Does anyone know whether recent-ish research has been carried out on that topic - or where might be a good place to look for it?

"Not I"

Jan. 13th, 2016 05:42 pm
steepholm: (Default)
I want to find out about the extent to which school pupils and university students are discouraged by English teachers/lecturers from using the first person pronoun in essays.

Does anyone know whether recent-ish research has been carried out on that topic - or where might be a good place to look for it?

Kuhny Tunes

Jan. 4th, 2016 10:12 pm
steepholm: (tree_face)
I've long been a fan of The Structure of Scientific Revolutions, so I was interested to read (via [livejournal.com profile] andrewducker) this interesting LJ entry which notes that "[Thomas] Kuhn's book is no longer regarded quite so highly, in part because there are a whole lot of scientific advances to which it doesn’t apply – modern day science still doesn’t undergo radical changes rapidly and easily, but it does so far faster and easier than Kuhn predicts".

This prompts me to wonder whether the explanation might be that the people doing science today (and, perhaps more importantly, those with influence over its dissemination, publication, funding and acknowledgement) have grown up reading Kuhn, whose seminal work after all came out over 50 years ago? Was Kuhn predicting, in fact? Or did his description of the way that science appeared to have developed up to his own time admit the possibility that it might work differently in the future - a kind of meta-paradigm shift?

I've been thinking about Kuhn, because I was recently informed that in order to earn a 4-star rating in the next REF it was expected that research should qualify as "paradigm-shifting". It seemed to me that this was the kind of demand that could only be made by people who hadn't actually read Kuhn, and therefore hadn't realized a) how infrequently paradigms get shifted, b) that a lot of good science - as in, the vast majority of it - gets done under existing paradigms, and c) that (more interestingly) an exercise such as the REF would be unlikely to recognize a truly paradigm-shifting work because it would - more or less by definition - be defined in terms of metrics generated according to the previous paradigm.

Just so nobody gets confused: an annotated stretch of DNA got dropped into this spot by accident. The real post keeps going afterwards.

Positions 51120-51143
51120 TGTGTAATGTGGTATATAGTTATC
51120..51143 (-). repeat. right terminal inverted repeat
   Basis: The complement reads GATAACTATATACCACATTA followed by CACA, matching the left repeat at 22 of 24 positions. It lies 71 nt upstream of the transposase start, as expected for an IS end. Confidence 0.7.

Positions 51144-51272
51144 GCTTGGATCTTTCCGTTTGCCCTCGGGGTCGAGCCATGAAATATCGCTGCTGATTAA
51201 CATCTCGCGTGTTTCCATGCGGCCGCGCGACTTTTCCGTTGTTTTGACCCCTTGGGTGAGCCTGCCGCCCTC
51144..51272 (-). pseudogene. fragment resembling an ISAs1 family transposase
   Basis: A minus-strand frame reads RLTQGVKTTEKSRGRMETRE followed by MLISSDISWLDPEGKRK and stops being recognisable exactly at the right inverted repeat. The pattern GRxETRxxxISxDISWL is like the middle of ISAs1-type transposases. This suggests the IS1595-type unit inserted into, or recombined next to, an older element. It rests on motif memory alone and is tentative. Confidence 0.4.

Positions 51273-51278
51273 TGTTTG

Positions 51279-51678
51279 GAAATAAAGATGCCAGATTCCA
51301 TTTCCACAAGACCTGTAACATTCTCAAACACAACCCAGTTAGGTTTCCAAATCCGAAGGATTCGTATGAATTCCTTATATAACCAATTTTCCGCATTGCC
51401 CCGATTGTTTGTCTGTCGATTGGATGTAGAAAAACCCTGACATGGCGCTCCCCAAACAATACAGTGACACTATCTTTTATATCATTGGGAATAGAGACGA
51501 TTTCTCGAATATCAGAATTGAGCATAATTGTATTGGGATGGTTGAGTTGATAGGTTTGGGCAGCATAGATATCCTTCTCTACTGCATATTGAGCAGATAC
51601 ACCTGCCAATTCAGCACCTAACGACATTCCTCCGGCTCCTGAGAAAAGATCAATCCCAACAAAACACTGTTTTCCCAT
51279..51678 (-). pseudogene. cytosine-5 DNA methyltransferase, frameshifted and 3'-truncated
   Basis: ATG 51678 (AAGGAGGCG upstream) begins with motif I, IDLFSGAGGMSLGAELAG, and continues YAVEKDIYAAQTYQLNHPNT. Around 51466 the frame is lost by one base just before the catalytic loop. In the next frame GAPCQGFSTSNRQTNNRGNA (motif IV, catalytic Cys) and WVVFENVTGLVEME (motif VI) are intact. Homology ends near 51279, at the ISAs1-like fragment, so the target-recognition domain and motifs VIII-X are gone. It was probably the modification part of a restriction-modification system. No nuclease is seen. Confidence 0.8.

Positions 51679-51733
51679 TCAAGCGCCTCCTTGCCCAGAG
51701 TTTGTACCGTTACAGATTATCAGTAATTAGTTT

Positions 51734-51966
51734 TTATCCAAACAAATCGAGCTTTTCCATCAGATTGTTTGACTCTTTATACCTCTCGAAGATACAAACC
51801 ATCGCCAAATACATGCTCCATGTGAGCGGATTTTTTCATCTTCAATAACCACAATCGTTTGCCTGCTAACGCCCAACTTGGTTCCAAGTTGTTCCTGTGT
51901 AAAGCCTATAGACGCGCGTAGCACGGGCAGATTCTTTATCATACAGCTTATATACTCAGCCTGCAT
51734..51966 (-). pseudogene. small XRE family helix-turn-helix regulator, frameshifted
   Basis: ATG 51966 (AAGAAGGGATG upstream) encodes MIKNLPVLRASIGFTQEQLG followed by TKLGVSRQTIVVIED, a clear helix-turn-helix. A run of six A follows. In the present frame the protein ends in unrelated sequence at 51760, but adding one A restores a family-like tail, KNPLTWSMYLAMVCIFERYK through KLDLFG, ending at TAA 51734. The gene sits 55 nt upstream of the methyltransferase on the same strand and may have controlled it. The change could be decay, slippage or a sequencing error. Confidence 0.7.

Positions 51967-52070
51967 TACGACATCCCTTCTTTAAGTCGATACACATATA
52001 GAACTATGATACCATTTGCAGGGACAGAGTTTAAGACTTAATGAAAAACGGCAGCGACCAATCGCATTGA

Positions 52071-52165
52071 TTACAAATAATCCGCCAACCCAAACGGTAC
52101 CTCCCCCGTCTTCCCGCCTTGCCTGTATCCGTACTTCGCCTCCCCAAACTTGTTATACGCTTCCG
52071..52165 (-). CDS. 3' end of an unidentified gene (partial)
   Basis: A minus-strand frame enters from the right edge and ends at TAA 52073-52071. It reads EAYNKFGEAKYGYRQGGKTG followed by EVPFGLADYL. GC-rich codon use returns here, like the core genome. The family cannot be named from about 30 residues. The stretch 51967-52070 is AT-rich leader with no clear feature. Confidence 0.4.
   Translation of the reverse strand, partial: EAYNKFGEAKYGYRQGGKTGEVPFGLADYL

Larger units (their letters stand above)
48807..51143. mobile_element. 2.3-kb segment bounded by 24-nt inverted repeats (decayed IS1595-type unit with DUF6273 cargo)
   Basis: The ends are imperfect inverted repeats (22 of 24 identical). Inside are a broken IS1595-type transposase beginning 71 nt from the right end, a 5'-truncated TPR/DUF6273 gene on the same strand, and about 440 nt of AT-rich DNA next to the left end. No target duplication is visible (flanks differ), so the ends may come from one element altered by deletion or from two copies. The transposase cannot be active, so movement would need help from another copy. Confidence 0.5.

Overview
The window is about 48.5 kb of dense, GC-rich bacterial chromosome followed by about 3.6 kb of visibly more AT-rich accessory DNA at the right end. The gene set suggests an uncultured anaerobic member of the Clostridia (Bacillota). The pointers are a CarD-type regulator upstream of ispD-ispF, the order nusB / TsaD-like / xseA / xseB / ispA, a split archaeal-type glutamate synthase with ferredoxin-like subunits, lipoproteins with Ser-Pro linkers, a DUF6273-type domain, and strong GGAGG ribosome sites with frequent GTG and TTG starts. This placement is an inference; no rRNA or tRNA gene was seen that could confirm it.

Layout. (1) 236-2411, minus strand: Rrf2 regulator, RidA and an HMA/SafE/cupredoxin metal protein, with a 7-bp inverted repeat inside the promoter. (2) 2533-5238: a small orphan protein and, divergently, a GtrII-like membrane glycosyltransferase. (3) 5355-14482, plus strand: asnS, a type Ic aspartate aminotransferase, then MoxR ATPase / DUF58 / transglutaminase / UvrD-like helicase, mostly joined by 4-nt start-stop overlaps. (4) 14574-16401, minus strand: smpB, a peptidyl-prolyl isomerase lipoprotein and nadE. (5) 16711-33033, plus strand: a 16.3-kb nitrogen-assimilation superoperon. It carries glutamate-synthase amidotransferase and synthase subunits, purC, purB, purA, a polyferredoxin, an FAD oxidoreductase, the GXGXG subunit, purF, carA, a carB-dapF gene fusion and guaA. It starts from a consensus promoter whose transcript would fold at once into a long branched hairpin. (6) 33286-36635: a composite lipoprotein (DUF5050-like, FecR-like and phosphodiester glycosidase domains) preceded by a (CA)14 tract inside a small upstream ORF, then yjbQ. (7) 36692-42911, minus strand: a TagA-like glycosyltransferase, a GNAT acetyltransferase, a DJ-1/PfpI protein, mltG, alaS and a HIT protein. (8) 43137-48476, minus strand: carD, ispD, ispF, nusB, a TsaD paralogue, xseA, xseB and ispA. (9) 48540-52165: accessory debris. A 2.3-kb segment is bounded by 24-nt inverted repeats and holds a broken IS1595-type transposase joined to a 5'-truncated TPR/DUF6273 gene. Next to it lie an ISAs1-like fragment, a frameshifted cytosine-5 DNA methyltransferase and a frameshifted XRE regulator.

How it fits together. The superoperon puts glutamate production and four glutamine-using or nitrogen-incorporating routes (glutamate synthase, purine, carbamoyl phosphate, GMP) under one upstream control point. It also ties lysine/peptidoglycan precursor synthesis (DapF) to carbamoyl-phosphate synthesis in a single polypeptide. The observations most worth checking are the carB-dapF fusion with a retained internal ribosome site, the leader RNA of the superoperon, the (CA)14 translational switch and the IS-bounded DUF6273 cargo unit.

(Whether the humanities and sciences are at all comparable in this regard is of course yet another question.)

So, coming back to my original question. Can sensitivity to and encouragement of paradigm shifts be built into scientific or any other intellectual practice? Are institutions and conventions capable of exhibiting that kind of reflexivity without ceasing to be useful as institutions and conventions? Answers on a microchip, please.

Kuhny Tunes

Jan. 4th, 2016 09:53 pm
steepholm: (Default)